Church camp, European style
Youths hold up a map of Latvia showing the location…
Nothing about the year 2020 has been easy.
From a worldwide pandemic to racial tensions, many Christians wish they could step away and recharge at their beloved Bible camps.
But many church camps won’t host traditional sessions this summer.
Others are canceling altogether.
“I’m very sad because it was finally my turn to go, and all of the sudden it was canceled,” said Reese Rivera, a fifth grader who has watched her siblings go to Camp Blue Haven in New Mexico since she was 3. “I was looking forward to the campout and swing my siblings told me about.”
Directors and board members of camps associated with Churches of Christ told The Christian Chronicle that they’re heartbroken for Rivera and countless other kids.
“I’m sure there will be moments throughout the summer that will be tough,” said David Moses, associate dean of students for Abilene Christian University and director of the West Texas school’s Leadership Camps.
“Yet, I am at complete peace with the decision,” he said. “It was the right decision, plain and simple.”
Other colleges and universities associated with Churches of Christ have canceled their summer camps, including Encounter at Lubbock Christian University in Texas and Uplift at Harding University in Searcy, Ark. Both are providing virtual experiences for youth groups. Oklahoma Christian University’s Zenith and Camp Cornerstone are selling camp shirts to keep morale up.
Charles Grinnell, president of the National Association of Christian Camps, said he and his board of directors are not making recommendations to Bible camps as to whether they should open or close this summer.
But the organization is able to provide resources and updates on how COVID-19 is affecting Christian camping and what to expect moving forward.
“Many camps are not opening at all due to state regulations forbidding overnight camps or because of cautious boards,” Grinnell said, “while some camps are opening with a shortened season.”
“It’s hard to imagine this place being empty all summer.”
Camp Wyldewood in Searcy is one of many Christian camps whose directors made the heartbreaking decision to cancel summer sessions.
“It’s hard to imagine this place being empty all summer,” said executive director Chad Hudelson. Without those sessions, Wyldewood will take a hit financially. About two-thirds of its revenue comes from its summer camp program and only one-third comes from rentals for retreats throughout the year.
“We will make it through this difficult time,” added Hudelson, who was a Wyldewood counselor in the 1990s. “We believe God will continue to find a way to use camps like ours to share his message.”
Sooner Youth Camp in Ardmore, Okla., was planning to hold both of its July sessions, capping the number of campers well below capacity, having them eat meals in small groups and socially distancing them as much as possible.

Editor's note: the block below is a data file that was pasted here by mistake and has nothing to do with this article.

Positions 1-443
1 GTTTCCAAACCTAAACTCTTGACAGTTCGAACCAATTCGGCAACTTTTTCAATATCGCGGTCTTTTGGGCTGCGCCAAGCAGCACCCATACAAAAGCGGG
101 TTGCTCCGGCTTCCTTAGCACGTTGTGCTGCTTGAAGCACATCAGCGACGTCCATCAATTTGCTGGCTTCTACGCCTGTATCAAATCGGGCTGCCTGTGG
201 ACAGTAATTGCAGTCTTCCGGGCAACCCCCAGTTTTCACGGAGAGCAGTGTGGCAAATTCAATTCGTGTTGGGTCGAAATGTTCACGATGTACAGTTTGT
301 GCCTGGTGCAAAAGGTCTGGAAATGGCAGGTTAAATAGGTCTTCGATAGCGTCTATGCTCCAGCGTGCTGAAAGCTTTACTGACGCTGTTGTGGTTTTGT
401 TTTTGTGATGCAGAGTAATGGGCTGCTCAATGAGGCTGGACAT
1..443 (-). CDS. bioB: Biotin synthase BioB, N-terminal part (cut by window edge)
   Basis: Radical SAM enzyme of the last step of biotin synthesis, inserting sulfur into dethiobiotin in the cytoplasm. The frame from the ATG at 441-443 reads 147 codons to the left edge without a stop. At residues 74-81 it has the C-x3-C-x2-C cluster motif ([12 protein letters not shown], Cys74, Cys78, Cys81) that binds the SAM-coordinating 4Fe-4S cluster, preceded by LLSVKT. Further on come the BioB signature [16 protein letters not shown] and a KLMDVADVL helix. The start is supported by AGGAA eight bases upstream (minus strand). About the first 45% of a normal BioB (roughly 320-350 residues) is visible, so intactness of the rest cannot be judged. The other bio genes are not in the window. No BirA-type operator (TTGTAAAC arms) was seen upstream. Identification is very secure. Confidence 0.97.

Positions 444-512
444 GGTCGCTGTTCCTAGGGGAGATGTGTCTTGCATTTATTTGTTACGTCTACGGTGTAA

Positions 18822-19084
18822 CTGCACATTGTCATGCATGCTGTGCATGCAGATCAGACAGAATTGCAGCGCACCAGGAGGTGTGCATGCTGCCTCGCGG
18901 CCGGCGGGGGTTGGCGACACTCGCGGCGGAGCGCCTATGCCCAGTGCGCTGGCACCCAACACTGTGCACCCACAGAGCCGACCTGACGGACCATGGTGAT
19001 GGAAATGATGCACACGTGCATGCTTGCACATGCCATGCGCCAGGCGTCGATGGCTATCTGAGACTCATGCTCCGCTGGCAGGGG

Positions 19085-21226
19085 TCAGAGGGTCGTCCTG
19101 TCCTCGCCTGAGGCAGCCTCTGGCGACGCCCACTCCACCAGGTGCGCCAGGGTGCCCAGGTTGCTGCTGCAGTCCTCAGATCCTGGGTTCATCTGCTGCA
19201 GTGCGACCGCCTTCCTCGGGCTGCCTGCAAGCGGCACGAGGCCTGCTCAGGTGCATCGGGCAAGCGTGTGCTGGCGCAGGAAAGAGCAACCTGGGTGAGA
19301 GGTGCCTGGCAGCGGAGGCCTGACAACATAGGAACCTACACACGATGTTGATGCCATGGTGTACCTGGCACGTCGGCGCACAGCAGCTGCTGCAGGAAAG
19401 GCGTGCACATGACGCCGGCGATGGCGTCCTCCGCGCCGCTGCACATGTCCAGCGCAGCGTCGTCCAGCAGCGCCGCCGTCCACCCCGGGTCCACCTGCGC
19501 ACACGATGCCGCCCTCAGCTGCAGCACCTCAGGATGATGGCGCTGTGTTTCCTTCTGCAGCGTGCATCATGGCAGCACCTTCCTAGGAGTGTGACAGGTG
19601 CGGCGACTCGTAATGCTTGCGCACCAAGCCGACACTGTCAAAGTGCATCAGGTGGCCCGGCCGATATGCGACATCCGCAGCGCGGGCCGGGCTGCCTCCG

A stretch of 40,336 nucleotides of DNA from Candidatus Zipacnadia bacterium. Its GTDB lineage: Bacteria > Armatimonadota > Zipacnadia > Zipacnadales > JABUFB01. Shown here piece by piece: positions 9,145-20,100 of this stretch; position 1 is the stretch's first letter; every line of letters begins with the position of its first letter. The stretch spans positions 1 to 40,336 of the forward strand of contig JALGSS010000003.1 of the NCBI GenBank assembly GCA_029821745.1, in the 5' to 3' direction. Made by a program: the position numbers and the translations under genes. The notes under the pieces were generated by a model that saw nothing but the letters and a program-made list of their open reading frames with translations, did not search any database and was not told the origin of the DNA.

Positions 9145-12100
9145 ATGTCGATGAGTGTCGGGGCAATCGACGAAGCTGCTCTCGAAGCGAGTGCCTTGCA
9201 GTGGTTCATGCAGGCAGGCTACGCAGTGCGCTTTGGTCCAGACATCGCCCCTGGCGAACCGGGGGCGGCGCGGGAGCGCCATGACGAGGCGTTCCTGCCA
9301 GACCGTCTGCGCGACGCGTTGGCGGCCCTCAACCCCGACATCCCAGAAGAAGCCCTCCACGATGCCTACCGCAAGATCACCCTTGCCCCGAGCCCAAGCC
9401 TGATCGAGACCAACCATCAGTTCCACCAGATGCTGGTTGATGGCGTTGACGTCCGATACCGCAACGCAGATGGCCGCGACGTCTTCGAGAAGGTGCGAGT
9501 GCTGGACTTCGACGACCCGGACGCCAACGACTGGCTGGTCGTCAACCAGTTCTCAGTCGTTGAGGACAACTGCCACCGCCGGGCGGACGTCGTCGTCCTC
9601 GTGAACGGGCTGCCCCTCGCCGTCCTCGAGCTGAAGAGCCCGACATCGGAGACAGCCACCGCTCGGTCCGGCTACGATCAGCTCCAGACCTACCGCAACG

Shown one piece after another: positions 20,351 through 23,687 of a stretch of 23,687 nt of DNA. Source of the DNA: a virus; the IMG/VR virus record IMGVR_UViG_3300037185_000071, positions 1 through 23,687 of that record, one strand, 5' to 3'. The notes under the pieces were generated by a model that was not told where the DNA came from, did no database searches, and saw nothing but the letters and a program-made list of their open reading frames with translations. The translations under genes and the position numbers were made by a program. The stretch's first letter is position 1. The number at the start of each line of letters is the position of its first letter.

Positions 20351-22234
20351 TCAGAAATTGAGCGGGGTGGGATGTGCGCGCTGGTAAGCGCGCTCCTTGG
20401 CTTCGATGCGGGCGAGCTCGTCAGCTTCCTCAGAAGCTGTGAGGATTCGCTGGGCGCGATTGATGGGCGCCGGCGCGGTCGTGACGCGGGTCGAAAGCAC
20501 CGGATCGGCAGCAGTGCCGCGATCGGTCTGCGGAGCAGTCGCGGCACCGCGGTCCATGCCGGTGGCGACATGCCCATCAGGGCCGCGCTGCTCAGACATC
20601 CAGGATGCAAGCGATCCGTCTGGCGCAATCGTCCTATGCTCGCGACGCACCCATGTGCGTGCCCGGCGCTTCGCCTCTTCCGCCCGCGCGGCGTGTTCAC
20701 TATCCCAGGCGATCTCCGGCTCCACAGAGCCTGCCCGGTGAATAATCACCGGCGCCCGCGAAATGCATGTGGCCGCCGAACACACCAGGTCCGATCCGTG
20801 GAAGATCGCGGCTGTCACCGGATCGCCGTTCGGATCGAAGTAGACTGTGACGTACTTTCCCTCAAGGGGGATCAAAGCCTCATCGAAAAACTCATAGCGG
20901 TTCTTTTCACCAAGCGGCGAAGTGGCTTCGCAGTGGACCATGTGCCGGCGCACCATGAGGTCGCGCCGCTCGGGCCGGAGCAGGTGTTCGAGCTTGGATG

But just before press time, the camp’s board decided to cancel. Some members said they were 80 percent sure camp could go on, but if there were any doubt, the camps should be called off.
“So many summer camps (church, sports, art) have already canceled their summer plans, making this an even tougher decision for our board of directors,” said Lisa Johnson, who has attended Sooner Youth Camp since the summer of 1974 as a camper and then counselor.
Thirty miles east of Ardmore, Pettijohn Springs Christian Camp is still planning to host campers this summer.
“As time passed and we learned more, we felt the risks were lower and we had a better grasp of what needed to be done to make a safe camp environment,” said John Curtis, a member of the Pettijohn board of directors. “Plus, camps were given the go-ahead to reopen under the next phase of the state guidelines. So we gave the July session directors the opportunity to hold their sessions if they felt comfortable doing so.”
Session leaders will be required to take campers’ temperatures before the youths exit their vehicles, followed by daily temperature checks.
Extra cleaning procedures will be taken for the bathhouses, dining hall, kitchen, sports equipment, along with extra hand washing stations around campgrounds. And all camp staff — cooks, managers, maintenance personnel — will wear masks to minimize outside contamination.
Camp Deer Run in east Texas also will open its gates to eager campers beginning June 21, with many of the same COVID-19 precautions.
The camp’s website asks campers to practice physical distancing for 14 days prior to camp. They must wash their hands often and are not allowed if they’ve come into contact with someone who tested positive for COVID-19 within 14 days of camp. They also must sign waivers.
Despite the new requirements, many youths are still signing up and joining wait lists.
“This year seems special because all other youth events have been canceled,” said Casey Duty, a Pettijohn camper from Arlington, Texas. “I’m sure (camp) will have a different feeling but will bring a new appreciation … because it’s the only big thing to look forward to.”
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